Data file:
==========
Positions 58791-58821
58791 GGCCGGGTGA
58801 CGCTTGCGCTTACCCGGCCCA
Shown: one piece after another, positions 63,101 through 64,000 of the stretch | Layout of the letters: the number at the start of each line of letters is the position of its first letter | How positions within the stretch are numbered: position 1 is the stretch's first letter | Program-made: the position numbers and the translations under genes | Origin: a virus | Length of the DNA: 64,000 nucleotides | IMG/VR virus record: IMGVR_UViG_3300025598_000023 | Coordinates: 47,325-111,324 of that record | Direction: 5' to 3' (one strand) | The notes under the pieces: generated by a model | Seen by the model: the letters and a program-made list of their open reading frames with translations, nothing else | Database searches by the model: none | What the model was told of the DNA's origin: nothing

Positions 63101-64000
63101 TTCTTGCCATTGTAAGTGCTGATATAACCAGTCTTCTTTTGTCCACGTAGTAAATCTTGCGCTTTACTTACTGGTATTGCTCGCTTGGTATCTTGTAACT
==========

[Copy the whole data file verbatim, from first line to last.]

Positions 58791-58821
58791 GGCCGGGTGA
58801 CGCTTGCGCTTACCCGGCCCA
Shown: one piece after another, positions 63,101 through 64,000 of the stretch | Layout of the letters: the number at the start of each line of letters is the position of its first letter | How positions within the stretch are numbered: position 1 is the stretch's first letter | Program-made: the position numbers and the translations under genes | Origin: a virus | Length of the DNA: 64,000 nucleotides | IMG/VR virus record: IMGVR_UViG_3300025598_000023 | Coordinates: 47,325-111,324 of that record | Direction: 5' to 3' (one strand) | The notes under the pieces: generated by a model | Seen by the model: the letters and a program-made list of their open reading frames with translations, nothing else | Database searches by the model: none | What the model was told of the DNA's origin: nothing

Positions 63101-64000
63101 TTCTTGCCATTGTAAGTGCTGATATAACCAGTCTTCTTTTGTCCACGTAGTAAATCTTGCGCTTTACTTACTGGTATTGCTCGCTTGGTATCTTGTAACT